A rendering of proposed housing at 2700 Mission Road. Graphic supplied

A rendering of proposed housing at 2700 Mission Road. Graphic supplied

Courtenay housing proposal stalls at third reading

After hearing concerns from the neighbourhood, Courtenay council voted to postpone third reading of a housing proposal until it further discusses details with the developer.

OrrMoniz Projects Corp. of Vancouver has applied to construct 151 modular rental units on three lots that cover a 5.8-acre site at 2700 Mission Rd. near the hospital, college and Queneesh Elementary. The units are proposed to be affordable family housing rentals. The project requires rezoning from light industrial and single family residential to multi-residential use.

While he applauds the element of transitional housing, Coun. Manno Theos sympathizes with concerns about form and character that could change the complexion of the neighbourhood. He feels the project is not up to the standard seen in Courtenay in recent years.

“This project, from my first glance, looks like army barracks,” Theos said at the Feb. 16 meeting. “I’m really disappointed with this proposal.”

Although density can be beneficial, Theos worries that slums can result from poorly planned projects. He suggests patio homes would be more attractive.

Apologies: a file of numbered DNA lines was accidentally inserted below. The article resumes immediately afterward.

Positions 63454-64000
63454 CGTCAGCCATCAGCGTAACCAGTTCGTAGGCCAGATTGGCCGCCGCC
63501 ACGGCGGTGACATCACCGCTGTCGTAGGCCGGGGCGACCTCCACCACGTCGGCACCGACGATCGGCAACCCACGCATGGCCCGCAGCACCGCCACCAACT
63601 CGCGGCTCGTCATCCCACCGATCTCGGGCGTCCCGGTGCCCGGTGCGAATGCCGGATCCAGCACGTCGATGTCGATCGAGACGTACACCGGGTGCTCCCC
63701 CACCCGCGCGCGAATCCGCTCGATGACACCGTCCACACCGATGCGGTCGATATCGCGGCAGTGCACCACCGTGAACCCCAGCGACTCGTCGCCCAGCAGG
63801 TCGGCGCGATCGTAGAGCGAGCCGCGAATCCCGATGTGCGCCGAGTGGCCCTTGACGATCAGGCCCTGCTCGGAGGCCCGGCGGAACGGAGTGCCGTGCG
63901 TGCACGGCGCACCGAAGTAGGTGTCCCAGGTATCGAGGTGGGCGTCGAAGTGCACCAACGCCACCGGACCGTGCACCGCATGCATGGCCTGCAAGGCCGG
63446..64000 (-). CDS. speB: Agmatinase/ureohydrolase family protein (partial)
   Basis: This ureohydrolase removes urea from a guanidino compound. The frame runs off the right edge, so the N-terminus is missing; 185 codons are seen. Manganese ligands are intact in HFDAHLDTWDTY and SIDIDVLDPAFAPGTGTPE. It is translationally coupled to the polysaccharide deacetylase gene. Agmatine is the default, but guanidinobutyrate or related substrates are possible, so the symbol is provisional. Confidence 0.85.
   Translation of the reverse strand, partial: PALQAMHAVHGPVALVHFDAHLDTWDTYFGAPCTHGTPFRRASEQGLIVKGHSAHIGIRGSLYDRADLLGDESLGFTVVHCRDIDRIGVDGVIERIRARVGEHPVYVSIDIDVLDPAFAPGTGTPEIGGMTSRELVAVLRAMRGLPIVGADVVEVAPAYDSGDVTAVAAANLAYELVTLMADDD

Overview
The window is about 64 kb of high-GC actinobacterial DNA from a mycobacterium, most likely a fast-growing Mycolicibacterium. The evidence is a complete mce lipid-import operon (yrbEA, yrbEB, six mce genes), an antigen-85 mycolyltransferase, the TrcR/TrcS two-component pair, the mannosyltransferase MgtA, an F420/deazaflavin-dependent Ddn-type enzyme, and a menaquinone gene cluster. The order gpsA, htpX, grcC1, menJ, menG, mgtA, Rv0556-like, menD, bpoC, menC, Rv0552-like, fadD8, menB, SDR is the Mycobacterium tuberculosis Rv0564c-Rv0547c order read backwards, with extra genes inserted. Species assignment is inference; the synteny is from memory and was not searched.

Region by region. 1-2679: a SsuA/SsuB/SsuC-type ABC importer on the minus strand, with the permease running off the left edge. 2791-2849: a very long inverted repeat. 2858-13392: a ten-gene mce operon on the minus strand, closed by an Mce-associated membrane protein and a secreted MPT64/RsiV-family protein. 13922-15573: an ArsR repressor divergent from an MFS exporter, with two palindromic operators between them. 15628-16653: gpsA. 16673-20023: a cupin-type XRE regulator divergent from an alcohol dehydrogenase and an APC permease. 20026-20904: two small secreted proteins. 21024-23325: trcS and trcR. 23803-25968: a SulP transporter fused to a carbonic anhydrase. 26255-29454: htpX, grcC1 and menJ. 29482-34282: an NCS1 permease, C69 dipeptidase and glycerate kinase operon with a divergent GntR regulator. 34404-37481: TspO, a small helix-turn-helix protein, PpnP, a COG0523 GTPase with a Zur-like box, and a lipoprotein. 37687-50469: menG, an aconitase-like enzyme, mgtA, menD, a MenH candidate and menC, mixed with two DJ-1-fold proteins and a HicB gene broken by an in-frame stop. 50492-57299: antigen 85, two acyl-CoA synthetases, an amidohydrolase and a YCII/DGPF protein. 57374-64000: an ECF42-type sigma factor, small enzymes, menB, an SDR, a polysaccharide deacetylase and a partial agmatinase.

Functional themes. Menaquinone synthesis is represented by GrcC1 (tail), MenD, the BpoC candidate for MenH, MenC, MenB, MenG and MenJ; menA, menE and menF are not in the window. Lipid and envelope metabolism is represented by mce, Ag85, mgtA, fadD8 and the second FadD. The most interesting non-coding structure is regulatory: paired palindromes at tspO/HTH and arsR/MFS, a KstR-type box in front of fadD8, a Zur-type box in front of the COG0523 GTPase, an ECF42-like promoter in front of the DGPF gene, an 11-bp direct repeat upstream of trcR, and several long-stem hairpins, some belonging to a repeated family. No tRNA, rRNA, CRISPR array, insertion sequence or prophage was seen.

Coun. David Frisch has no problem with the look of one big building, and is not concerned about the site becoming a slum. He noted that many seniors cannot afford patio homes. One aspect that bothers Frisch is the lack of green space.

“More communal green space would be nice,” said Coun. Melanie McCollum, who feels a large structure is not esthetically pleasing to an area with family housing.

Coun. Wendy Morin said it’s important to not lose sight that the developer has brought forth the idea of second stage housing, which is needed in the community.

“I think we can find a common ground here,” Morin said.

Coun. Doug Hillian, who motioned for the postponement, said some residents are overwhelmed with the pace of change in the neighbourhood. He also noted concerns about traffic, and about impacts to the school community.

Matt Fitzgerald, manager of development planning, said Queneesh is under capacity and should be able to accommodate more students. Theos doubted the accuracy of this statement, considering other developments in the area, most notably the two apartment buildings under construction at 2600 Mission Rd.

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